Over the centuries, though, people explored all kinds of practices meant to lead to the kind of liberating awakening the Buddha himself experienced: study of philosophy or scripture, devoted prayers, chanting and bowing, visualizations, elaborate rituals, and strict moral behavior. Most forms of Buddhism included some kind of meditation, but they varied widely in how that meditation was done and what the perceived goal if it was. All along, there were usually bands of practitioners outside the mainstream who devoted themselves primarily to meditation, but they didn’t organize themselves into a separate school or sect.

Fast forward to China in the 500’s and 600’s. There were many schools of Buddhism in China by then, and in the interest of royal patronage and popular support, schools needed to define what was unique about themselves. They produced scriptures, philosophical treatises, and polemical literature – that is, literature that pointed out the shortcomings of other schools and argued why a particular school or approach was the best. Some schools focused on philosophies transmitted from India; others focused on particular scriptures that they revered above all others; another taught secret rituals thought to be especially effective in transforming the mind. There was also a movement of Buddhists who advocated devotion to the Buddha Amitabha, who presided over a Pure Land where followers could go after death, and where everyone was assured of enlightenment.

Emergence of the Zen (Chan) School of Buddhism

Gradually, the Zen school emerged as a loose collection of fervent meditators strove to differentiate their path of practice from those of others. Actually, the eventual name of this school was Chan, not Zen – Chan being the Chinese word for dhyana, the Sanskrit word for meditation that was used in India. (Note that Zen is the Japanese word for Chan, so it only came into use when this school spread to Japan.)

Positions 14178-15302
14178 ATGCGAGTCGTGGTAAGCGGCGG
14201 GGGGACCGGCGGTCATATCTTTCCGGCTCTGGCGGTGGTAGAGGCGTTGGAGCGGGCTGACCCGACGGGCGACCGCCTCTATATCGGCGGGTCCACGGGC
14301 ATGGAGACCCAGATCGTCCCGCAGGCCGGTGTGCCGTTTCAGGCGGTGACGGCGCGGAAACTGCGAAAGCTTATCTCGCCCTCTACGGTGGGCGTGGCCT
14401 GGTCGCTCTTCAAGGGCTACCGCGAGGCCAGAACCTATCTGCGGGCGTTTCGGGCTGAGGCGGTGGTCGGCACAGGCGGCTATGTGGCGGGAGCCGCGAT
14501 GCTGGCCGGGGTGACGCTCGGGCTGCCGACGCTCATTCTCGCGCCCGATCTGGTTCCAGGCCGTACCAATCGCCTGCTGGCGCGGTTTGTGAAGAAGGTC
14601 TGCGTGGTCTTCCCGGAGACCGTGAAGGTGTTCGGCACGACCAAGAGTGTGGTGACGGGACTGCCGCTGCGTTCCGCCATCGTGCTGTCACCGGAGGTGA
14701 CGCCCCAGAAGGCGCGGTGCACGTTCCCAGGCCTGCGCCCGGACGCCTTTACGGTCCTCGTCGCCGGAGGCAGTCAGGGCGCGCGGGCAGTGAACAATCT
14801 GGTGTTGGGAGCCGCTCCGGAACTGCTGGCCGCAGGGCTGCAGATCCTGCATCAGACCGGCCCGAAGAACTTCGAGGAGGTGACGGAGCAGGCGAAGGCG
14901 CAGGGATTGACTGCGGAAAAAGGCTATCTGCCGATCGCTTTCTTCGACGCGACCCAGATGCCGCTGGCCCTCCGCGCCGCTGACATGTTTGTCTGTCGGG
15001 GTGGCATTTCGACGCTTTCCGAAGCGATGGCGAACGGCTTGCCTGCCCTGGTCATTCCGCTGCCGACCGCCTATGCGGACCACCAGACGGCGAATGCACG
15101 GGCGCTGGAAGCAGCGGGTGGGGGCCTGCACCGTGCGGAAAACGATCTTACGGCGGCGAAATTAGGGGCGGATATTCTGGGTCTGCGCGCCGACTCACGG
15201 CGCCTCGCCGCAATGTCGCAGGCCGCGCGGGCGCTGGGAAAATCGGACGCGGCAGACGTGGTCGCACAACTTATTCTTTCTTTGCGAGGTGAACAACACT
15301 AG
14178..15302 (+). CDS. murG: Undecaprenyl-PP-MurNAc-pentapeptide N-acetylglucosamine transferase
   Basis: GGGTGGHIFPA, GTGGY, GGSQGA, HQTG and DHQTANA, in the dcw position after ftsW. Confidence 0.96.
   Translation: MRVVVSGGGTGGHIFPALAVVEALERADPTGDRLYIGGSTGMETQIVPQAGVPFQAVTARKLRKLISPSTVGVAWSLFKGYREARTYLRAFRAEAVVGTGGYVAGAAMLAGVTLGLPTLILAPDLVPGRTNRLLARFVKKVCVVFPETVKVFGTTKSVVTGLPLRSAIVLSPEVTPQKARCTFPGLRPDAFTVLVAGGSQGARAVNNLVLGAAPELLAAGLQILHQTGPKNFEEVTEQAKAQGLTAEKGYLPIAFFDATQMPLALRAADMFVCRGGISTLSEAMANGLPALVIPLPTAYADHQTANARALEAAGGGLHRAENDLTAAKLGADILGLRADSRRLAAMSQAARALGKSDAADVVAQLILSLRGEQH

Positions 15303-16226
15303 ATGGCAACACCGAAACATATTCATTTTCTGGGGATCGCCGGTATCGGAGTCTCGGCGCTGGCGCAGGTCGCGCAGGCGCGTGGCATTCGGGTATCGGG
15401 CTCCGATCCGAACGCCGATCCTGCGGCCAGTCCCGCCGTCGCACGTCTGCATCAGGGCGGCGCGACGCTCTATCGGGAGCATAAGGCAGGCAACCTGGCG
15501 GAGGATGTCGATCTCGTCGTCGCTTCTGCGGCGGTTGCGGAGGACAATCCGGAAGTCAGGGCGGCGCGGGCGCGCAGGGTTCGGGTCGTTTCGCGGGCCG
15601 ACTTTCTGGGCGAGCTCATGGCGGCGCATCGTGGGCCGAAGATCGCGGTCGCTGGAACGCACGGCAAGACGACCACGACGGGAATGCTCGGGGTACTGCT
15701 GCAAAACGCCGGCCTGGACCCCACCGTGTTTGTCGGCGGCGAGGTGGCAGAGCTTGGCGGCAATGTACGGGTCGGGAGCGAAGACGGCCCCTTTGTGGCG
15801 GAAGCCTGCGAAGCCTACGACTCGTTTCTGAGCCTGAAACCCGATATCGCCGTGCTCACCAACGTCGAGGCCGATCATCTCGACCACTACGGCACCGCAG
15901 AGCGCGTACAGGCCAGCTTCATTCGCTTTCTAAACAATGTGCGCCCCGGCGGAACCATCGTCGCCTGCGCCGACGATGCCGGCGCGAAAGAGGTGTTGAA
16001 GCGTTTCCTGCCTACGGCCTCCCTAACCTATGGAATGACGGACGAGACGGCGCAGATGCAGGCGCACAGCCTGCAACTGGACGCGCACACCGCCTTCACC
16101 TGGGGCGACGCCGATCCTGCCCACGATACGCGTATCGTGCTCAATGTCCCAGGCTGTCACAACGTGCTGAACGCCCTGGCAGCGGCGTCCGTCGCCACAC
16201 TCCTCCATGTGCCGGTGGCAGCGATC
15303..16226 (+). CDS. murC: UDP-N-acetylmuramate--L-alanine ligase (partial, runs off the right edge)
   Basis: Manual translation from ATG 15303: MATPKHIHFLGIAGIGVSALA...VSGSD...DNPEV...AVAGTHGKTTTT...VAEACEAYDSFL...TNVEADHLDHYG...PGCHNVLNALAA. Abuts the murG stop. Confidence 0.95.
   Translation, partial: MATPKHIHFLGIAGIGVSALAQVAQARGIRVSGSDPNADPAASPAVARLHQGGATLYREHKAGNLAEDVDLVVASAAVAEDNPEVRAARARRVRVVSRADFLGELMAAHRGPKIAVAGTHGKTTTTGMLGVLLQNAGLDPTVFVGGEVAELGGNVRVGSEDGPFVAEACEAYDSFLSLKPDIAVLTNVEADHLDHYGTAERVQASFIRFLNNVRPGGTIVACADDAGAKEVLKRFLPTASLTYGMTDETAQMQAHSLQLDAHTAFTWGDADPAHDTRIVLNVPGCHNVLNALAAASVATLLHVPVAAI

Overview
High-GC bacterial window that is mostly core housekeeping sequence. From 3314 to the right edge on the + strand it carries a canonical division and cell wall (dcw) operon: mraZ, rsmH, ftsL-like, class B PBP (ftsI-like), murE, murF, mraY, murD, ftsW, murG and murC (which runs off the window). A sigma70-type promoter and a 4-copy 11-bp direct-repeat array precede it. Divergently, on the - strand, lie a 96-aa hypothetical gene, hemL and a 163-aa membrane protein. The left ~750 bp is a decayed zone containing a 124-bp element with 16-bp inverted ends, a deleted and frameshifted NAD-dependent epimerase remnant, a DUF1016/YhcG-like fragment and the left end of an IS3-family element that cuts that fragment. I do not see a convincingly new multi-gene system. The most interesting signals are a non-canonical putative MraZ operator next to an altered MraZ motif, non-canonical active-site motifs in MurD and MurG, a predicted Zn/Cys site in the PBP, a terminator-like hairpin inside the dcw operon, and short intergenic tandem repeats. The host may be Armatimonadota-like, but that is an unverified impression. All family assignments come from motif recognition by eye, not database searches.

Some Chan teachers focused on the practice of meditation to the exclusion of all other practices, while many included other Buddhist practices in their teaching but always emphasized the primacy of meditation. The Chan school came to be known as, “the transmission outside of the scriptures” – pointing out how practitioners of Chan could awaken to the same realizations as Shakyamuni Buddha without having to study and master lengthy and complicated texts or obscure philosophy. This approach appealed to many Chinese as much more egalitarian than the scholastic or scripture-based schools of Buddhism, which generally required someone to be a monk, study for many years, and be part of an exclusive system.

Eventually Chan spread to Japan, Korea (where it became known as Seon [sun/son]) and Vietnam (where it was known as Thiền [tien]). Chan was gradually spread further by Asian immigrants, and in the 20th century teachers brought Chan, Zen, Seon, and Thiền to the West, where converts from other cultural and religious backgrounds began practicing and studying them.

Zen Versus Other Kinds of Buddhism

That’s enough history for now. If you’re interested in Buddhist history and its development and spread, refer to episodes in my Buddhist History and Seminal Texts series.

How does Zen differ from other kinds of Buddhism in practice? As a Zen teacher, I get this question a lot, when people come to my Zen center because they’re generally interested in meditation, or maybe in Buddhism, but they’re new to this ancient and complex tradition.

I usually start out by telling such visitors that all forms of Buddhism are more less aiming at the same thing: the relief of suffering. I should take a moment here to clarify that in a Buddhist context “suffering” is not just physical, mental, or emotional anguish. The original Pali term, “dukkha” can be translated in many other ways, including disatisfactoriness, or unease. It’s the sense so many of us human beings have that something isn’t quite right. This isn’t the way things are supposed to be. Or, if things are great, we worry about how their inevitably going to change. So – all kinds of Buddhism seek to address dukkha, and help us find a way to get free from it the way Shakyamuni Buddha did.

The many different kinds of Buddhism simply differ in how they recommend relieving dukkha and finding lasting peace of mind. I mentioned earlier how different Buddhist practices and approaches evolved in China – and now imagine the same proliferation of teachings and techniques happening as Buddhism spread throughout SE Asia, Indonesia, and Tibet. Each type of Buddhism has ended up with a distinct character and flavor. To make crude generalizations, Theravadin Buddhism in SE Asia tends to be fairly rational, down to earth, and focused on the practice and attainments of monks. Tibetan Buddhism tends to be colorful, populated by many iconographic images of different buddhas (that’s right, there’s more than just Shakyamuni) and other important religious figures, and focused on using the messy aspects of human existence as fodder for spiritual transformation.